Journal of Geography in Higher Education - Volume 30 Number 3 2006

Revitalizing Economic Geography through Teaching Excellence: Some Pedagogic Reflections

Neil M. Coe, Geography, School of Environment and Development, University of Manchester, UK
Henry Wai-Chung Yeung, Department of Geography, National University of Singapore, Singapore

ABSTRACT In this position paper, the authors outline some of the pressing trends in the recent development of economic geography as a sub-discipline in human geography. In particular, they note the lack of critical discussion of important pedagogical issues in teaching what might be termed ‘new economic geographies’, and particularly those associated with the ‘cultural turn’. In doing so, the most challenging politics and practices of teaching economic geography are introduced. Drawing on the various contributions to this symposium, five areas for pedagogical developments and cross-fertilization are outlined.

KEYWORDS Economic geography, pedagogy, cultural turn, plurality, politics and practice

Situating economic geographical teachingy

Trevor J. Barnes, Department of Geography, University of British Columbia, Canada

ABSTRACT This article makes an argument for an economic geographical pedagogy that is post-disciplinary, emphasizing non-hierarchical, student-based knowledge, disciplinary interconnectedness, epistemological plurality, and material embodiedness and embeddedness. Key to this conception of economic geographical pedagogy are recent writings of Timothy Mitchell and especially Donna Haraway. The paper discusses several projects and exercises employed by the author in an economic geography course to exemplify, and to persuade students of the merits of, a post-disciplinary approach to the subject.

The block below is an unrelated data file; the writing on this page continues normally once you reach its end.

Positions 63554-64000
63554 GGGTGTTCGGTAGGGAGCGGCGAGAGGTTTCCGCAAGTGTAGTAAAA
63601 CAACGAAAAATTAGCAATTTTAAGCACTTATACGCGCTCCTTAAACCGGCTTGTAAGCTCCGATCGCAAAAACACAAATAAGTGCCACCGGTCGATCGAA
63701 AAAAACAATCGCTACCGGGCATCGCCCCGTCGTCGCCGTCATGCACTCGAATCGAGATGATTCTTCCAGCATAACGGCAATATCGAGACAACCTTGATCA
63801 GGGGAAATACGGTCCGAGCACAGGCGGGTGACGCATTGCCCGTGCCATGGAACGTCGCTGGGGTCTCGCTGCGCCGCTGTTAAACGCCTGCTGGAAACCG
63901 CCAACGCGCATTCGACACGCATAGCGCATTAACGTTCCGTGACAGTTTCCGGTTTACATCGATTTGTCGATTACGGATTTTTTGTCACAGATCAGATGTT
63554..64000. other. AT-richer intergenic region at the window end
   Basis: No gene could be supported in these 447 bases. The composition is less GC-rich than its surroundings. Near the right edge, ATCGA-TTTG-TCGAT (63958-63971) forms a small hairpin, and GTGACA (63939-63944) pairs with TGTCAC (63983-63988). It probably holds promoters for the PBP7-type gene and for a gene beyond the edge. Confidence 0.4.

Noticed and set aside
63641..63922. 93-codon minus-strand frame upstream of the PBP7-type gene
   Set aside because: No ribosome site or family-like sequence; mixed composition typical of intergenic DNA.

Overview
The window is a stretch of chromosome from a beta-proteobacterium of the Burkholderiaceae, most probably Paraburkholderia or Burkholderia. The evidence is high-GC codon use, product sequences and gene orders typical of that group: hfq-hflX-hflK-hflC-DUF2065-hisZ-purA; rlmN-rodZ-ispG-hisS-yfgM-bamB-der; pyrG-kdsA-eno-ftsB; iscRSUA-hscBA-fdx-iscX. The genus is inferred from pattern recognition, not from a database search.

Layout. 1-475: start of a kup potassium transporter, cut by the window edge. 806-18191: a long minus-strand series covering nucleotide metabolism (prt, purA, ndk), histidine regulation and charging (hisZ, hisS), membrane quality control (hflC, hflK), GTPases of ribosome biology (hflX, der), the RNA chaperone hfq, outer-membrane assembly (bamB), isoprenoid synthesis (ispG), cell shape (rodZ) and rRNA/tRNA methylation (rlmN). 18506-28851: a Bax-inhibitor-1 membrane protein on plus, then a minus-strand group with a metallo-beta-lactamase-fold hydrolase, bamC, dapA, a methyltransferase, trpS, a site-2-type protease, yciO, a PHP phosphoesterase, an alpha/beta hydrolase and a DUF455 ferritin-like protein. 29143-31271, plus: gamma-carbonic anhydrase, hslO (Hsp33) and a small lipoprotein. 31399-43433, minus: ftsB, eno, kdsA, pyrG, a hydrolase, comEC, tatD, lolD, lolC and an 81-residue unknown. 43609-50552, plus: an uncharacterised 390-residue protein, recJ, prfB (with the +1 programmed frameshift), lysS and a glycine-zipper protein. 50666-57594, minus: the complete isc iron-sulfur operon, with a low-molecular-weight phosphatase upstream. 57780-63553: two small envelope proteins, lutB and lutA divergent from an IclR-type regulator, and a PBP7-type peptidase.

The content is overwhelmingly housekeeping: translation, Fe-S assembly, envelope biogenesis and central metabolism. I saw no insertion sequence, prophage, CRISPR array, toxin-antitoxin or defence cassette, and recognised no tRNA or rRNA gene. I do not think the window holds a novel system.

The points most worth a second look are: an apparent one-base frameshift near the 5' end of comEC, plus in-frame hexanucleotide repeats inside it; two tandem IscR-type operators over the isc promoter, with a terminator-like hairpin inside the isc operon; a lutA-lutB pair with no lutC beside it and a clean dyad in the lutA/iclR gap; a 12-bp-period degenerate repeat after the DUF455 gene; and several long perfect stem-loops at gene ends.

KEYWORDS Post-disciplinary, student knowledge, plurality, embodiedness

Priorities in Teaching Economic Geography: Placing the Economy, Sense of Geographies, Intellectual Bridging

Nancy Ettlinger, Department of Geography, Ohio State University, USA

ABSTRACT This paper identifies some personal priorities in teaching economic geography. The author places the economy relationally regarding social, cultural and political dimensions of life; she clarifies different modes of geographic inquiry-geographies; and she taps the breadth of economic geography by including a wide range of substantive topics. She discusses internal differentiation regarding substantive topics and modes of geographic inquiry as an asset, offering ground for cross-fertilization of ideas. The course is demanding, and this is appreciated by most, but not all, students. From the author's vantage point, the course both informs and is informed by her research-stimulating experience.

KEYWORDS Relational, non-essentialism, geographies, diversity, complementarity

Surviving the First Time Through: A New Instructor's Views on Designing and Teaching Economic Geography and how Mentoring Early-Career Faculty Can Help